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Trying to Make Sense of a Senseless Crime

/wp-content/uploads/2012/12/doll3_166909.jpgThe horrific acts of violence committed at the Sandy Hook Elementary School in Newtown, CT are nothing short of heartbreaking. As a father of three young kids, I struggle to fully comprehend what the parents who lost their children must be going through.  How could I possibly help ease their pain in a meaningful way?

In the interest of “being at your best when things are at their worst,” my wife and I decided to throw caution to the wind and put our professional skills into action. As a former event planner and current Girl Scout leader, my wife knows how to tackle the logistics and coordination needed to mobilize an army. And I know how to pitch in on the communications side.

After a few Facebook posts, e-mail blasts and phone calls we had more than enough manpower and supplies from our community in Mount Olive, NJ to make about 1,000 “worry dolls” for the students of Sandy Hook. 

A worry doll is a small, colorful doll, made from wooden clothespins. It is traditionally made in Guatemala.  If a child has a hard time sleeping due to worries or fears, they are supposed to hold and talk to the doll and place it under their pillow before going to sleep. The doll is thought to worry in the persons place and helps the child sleep peacefully through the night.

More than 100 people from our community came out last night, ranging in ages from 5-75, boys and girls, moms and dads, grandparents, town officials, scout leaders, athletes and more.  It was a beautiful and emotional experience to see so many people come out to help us reach our goal of 1,000 dolls in less than three hours. Three surrounding towns heard about our event and contacted us to see how they could help and coordinate a similar effort.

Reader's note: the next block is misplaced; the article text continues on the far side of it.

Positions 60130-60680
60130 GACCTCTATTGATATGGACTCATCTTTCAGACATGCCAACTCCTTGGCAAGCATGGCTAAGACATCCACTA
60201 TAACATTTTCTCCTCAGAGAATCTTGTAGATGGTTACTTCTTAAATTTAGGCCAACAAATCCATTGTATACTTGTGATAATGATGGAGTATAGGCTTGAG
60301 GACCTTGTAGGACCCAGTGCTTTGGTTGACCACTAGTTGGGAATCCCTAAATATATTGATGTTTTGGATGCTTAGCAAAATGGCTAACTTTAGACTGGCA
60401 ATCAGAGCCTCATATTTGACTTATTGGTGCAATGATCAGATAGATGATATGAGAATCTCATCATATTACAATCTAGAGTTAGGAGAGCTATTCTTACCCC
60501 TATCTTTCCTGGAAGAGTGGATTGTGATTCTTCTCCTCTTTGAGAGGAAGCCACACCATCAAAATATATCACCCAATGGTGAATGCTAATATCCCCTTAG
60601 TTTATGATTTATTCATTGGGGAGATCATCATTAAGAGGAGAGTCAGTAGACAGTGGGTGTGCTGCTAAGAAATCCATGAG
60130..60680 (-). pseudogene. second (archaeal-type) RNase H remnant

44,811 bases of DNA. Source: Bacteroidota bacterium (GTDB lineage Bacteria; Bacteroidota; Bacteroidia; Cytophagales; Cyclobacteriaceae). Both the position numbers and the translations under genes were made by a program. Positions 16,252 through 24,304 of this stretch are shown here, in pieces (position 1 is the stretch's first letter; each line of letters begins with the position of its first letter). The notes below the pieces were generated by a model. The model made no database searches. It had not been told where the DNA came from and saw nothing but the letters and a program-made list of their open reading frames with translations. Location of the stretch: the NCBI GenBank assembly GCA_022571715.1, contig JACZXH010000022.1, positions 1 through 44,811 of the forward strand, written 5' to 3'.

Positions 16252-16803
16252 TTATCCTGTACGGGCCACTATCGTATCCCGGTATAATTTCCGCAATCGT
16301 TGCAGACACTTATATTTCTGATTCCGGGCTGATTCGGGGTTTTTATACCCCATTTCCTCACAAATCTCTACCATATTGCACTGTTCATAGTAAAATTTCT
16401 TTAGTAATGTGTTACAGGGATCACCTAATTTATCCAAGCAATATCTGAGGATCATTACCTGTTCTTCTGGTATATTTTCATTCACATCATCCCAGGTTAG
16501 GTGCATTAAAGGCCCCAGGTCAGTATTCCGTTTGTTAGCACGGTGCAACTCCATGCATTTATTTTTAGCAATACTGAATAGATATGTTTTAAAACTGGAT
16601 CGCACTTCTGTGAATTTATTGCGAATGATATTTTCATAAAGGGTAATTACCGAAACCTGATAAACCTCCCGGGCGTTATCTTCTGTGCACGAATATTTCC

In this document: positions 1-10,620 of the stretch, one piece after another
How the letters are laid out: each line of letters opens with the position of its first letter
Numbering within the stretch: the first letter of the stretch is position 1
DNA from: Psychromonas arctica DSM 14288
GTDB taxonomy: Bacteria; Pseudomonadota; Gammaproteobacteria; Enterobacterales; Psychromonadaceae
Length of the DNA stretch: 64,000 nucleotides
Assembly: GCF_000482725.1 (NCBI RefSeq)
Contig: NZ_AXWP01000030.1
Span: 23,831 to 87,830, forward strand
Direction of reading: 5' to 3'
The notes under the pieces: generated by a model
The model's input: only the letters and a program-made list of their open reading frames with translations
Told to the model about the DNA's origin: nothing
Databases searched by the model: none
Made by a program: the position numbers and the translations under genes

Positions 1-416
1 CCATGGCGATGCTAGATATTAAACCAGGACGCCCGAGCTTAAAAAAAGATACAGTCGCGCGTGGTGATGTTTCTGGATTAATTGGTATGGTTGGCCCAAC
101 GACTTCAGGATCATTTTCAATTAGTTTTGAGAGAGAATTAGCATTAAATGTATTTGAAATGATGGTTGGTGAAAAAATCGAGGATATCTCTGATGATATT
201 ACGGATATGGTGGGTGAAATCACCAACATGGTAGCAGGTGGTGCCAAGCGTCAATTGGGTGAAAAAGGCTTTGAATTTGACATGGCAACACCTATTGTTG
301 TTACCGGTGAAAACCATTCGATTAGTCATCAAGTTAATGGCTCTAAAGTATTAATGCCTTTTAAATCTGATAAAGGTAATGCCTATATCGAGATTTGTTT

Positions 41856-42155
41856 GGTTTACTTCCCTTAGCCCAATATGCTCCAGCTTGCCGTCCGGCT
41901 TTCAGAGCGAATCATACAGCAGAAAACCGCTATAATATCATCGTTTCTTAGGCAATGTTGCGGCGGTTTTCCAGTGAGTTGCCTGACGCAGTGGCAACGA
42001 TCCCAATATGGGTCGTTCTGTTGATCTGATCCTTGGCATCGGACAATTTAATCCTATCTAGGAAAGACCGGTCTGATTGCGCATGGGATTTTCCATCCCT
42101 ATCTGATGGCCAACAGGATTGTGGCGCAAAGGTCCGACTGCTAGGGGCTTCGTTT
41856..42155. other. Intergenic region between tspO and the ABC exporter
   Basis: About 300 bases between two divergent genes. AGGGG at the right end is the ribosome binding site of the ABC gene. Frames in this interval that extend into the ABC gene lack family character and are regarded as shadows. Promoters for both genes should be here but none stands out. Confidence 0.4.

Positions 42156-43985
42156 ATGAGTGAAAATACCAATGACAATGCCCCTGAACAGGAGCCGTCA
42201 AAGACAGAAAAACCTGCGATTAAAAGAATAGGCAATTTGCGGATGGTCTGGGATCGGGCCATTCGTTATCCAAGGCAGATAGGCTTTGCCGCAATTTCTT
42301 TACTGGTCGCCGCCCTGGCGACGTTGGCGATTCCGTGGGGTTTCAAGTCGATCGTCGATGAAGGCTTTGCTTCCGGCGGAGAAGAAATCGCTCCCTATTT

I’ve come to the conclusion that it will be impossible to make any sense from this senseless crime.

But my faith in community has never been stronger.

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  • Tim,

    Thanks for sharing your story. That was a very nice and touching thing for you and your wife to do and I’m sure it will mean a lot to those involved.

  • Great example of the value of always being authentic when building your networks and how to use them to benefit others in a truly selfless way. Thanks for sharing the contribution fro your family and community. Now it takes the rest of us to bring sense and humanity back to a community that has been robbed of it.